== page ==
As reported by RFE/RL, Tajik President Imomali Rakhmonov told a group of defense attaches from embassies in Moscow on 19 May that "Tajikistan considers drug trafficking to be one of the main dangers to its national security," Asia Plus-Blitz and Interfax reported. Rakhmonov went onto say the Afghan drug business is not only intact, but is expanding its activities.

There are indications that there has been an increase in heroin seizures along the Afghan-Tajik border, but what is not known is how many other shipments did make it across the 1,400-kilometer border. Asia-Pulse reported on 14 May that there was a border skirmish where heroin and opium was seized, adding one Afghan smuggler was killed and two escaped with guns and ammunition in the southern Khatlon region of Tajikistan. The report said the Afghan smugglers were coming from the direction of Qala'-i Khulm.

On 13 May, Asia-Pulse reported from Dushanbe that the amount of heroin that Tajik security forces have seized this year has already doubled since last year. The report quotes Tajik Interior Ministry official Fayzullo Gadoyev as saying his drug security forces have already seized 1.3 tons of heroin this year.

And while more heroin may be getting seized, it also appears the security status quo is keeping the warlord power structure in place.

A recent report on Tajikistan issued by the International Crisis Group said that "drugs need to be approached as a development problem as much as a security issue, with a new focus on employment and alternative agricultural and business opportunities at all levels."

UN experts have voiced concern that U.S.-led antiterrorist operations in Afghanistan have not at all affected local drug syndicates. While few specific details are publicly known about the heroin processing factories, there are reports of at least 50 located in Afghanistan along the border with Tajikistan.

While there is widespread knowledge of the extent of the Afghan opium farming and heroin export business, interdiction by local and international authorities has been only partially successful, at best. Increased drug surveillance technology and border security staff and equipment are needed if the growing flow of heroin from Afghanistan is to be stopped. Afghanistan and Tajikistan are profoundly affected by the rising heroin trade, which threatens their fragile economic development.

Mark Berniker is a freelance journalist who specializes in Eurasian affairs.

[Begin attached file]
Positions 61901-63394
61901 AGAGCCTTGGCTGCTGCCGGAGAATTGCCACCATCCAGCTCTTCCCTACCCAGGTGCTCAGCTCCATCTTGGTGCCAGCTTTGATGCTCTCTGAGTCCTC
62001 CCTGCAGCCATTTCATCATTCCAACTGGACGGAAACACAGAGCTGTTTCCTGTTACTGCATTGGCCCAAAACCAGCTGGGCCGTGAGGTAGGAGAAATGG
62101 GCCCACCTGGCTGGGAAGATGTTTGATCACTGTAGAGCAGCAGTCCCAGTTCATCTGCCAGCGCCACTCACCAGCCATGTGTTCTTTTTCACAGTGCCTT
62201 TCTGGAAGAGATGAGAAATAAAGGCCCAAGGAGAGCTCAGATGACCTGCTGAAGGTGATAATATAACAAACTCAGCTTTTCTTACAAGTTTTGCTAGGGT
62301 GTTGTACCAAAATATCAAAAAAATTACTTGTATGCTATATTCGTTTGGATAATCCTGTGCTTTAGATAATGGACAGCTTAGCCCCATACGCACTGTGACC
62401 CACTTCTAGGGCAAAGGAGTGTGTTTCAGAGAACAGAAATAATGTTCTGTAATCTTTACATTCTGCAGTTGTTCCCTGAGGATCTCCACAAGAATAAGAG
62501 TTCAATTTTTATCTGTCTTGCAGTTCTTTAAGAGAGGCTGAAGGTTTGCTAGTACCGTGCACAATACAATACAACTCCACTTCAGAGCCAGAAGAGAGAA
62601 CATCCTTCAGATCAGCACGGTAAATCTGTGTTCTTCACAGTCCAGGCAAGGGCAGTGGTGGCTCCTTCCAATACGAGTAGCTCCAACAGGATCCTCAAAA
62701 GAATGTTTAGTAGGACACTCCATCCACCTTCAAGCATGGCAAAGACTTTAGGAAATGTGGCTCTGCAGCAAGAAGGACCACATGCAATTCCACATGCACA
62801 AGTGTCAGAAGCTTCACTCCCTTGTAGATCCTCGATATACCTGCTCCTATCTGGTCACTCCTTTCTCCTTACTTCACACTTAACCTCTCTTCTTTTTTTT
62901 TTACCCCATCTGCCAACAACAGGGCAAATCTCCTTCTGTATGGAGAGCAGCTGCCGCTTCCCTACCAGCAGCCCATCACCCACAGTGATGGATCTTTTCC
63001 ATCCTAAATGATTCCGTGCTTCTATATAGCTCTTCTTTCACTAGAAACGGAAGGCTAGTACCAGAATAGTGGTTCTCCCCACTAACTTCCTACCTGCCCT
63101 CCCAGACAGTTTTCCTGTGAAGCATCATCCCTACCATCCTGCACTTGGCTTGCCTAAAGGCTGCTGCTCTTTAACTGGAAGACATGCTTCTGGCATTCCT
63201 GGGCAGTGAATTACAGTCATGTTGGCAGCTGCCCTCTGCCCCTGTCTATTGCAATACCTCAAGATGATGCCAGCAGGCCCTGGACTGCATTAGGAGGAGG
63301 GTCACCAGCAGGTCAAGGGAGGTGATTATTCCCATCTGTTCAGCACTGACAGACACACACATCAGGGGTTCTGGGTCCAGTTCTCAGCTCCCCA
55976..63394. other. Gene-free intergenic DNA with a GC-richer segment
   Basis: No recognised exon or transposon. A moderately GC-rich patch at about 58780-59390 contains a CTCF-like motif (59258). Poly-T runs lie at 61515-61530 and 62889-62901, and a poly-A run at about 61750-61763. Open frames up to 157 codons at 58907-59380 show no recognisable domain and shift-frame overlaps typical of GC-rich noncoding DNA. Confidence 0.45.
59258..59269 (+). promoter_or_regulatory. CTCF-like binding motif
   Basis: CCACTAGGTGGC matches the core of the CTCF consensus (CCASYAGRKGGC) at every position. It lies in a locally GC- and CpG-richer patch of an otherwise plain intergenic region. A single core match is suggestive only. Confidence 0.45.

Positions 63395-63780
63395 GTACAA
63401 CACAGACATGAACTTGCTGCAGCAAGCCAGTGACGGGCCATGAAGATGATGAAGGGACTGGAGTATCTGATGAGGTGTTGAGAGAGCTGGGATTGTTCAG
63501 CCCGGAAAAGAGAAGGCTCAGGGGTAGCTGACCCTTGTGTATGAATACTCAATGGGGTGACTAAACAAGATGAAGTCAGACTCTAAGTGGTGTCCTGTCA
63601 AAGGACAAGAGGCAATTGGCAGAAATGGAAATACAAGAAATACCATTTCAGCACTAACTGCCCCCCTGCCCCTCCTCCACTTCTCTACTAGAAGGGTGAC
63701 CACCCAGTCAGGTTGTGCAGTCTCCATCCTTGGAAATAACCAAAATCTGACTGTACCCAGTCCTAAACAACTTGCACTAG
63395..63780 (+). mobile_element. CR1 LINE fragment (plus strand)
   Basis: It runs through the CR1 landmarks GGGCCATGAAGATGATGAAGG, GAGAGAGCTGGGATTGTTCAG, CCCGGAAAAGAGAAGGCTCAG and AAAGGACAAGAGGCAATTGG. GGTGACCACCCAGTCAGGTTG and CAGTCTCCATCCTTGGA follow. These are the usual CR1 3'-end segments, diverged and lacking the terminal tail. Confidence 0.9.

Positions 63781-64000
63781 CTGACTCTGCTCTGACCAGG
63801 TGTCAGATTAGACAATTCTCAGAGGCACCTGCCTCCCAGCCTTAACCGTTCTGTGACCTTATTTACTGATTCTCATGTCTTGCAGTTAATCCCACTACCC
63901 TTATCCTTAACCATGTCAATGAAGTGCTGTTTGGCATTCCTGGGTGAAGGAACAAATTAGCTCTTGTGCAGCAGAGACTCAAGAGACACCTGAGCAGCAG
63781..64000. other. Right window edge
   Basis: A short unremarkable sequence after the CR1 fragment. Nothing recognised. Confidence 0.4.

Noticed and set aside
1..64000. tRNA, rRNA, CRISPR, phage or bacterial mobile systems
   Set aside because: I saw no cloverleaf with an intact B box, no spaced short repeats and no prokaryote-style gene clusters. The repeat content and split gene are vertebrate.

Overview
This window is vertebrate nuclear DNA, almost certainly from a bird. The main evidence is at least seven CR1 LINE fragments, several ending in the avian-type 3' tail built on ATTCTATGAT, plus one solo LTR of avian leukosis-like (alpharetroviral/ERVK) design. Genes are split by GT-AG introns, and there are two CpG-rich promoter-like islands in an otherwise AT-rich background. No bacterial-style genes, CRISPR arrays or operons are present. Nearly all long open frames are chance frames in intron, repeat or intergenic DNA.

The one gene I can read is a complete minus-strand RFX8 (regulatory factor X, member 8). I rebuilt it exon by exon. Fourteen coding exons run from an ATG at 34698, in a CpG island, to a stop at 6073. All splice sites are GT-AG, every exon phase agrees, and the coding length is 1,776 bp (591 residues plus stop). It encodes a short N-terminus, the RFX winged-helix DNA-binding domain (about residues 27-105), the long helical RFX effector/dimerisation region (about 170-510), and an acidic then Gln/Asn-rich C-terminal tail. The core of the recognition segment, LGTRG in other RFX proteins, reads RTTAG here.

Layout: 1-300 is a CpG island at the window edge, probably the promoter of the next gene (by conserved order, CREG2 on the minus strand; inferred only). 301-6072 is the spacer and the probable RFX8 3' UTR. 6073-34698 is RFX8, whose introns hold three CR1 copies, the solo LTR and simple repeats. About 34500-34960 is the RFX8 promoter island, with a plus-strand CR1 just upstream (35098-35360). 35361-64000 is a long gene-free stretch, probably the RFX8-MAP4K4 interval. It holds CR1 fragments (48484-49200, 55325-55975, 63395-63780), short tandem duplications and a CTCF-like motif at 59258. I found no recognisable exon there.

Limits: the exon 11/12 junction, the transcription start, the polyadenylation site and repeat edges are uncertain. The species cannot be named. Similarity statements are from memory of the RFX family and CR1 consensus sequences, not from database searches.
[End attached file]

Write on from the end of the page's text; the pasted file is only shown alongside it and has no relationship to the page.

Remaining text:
As was largely expected (see "RFE/RL Afghanistan Report," 23 May 2003), General Abdul Rashid Dostum has refused to leave his seat of power in northern Afghanistan and move to Kabul to take his post as a special adviser on security and military affairs to Afghan Transitional Administration Chairman Hamid Karzai, Reuters reported on 3 June. As a way to curb the power of the warlords, Karzai appointed Dostum to his new post on 21 May, but the general immediately left for his power base in the north. According to Foreign Minister Abdullah Abdullah, "the very optimistic conclusions which were made just after the meeting [between Karzai and Dostum] might not have been the real ones," Reuters reported. However, Abdullah added that the situation should not be viewed with pessimism "because of a single issue which has not been done, that is, the presence of General Dostum in Kabul." The main problem is not whether Dostum moves to Kabul or not, but the fact that his action illustrates the powerlessness of the Kabul administration to enforce its policies. Unless the central administration in Afghanistan is given international support to extend its rule over the provinces, one warlord or another will undermine the country's move toward a peaceful existence. (Amin Tarzi)

In a 28 May commentary, "The Kabul Times" praised the appointment of General Abdul Rashid Dostum on 21 May as a special adviser on security and military affairs to Afghan Transitional Administration Chairman Karzai (see "RFE/RL Afghanistan Report," 23 May 2003). The paper argued that Karzai's decision to transfer "General Dostum from his seat of power" in northern Afghanistan to Kabul has "been welcomed throughout the country," adding that "those who grow too big for their clothes ought to be cut down to size" to allow for the development of a strong central government. Dostum nevertheless appears to be consolidating his position in the Faryab, Balkh, Samangan, and Sar-e Pol provinces; almost immediately after the appointment, he made his way back to northern Afghanistan, with a stopover in Uzbekistan. (Amin Tarzi)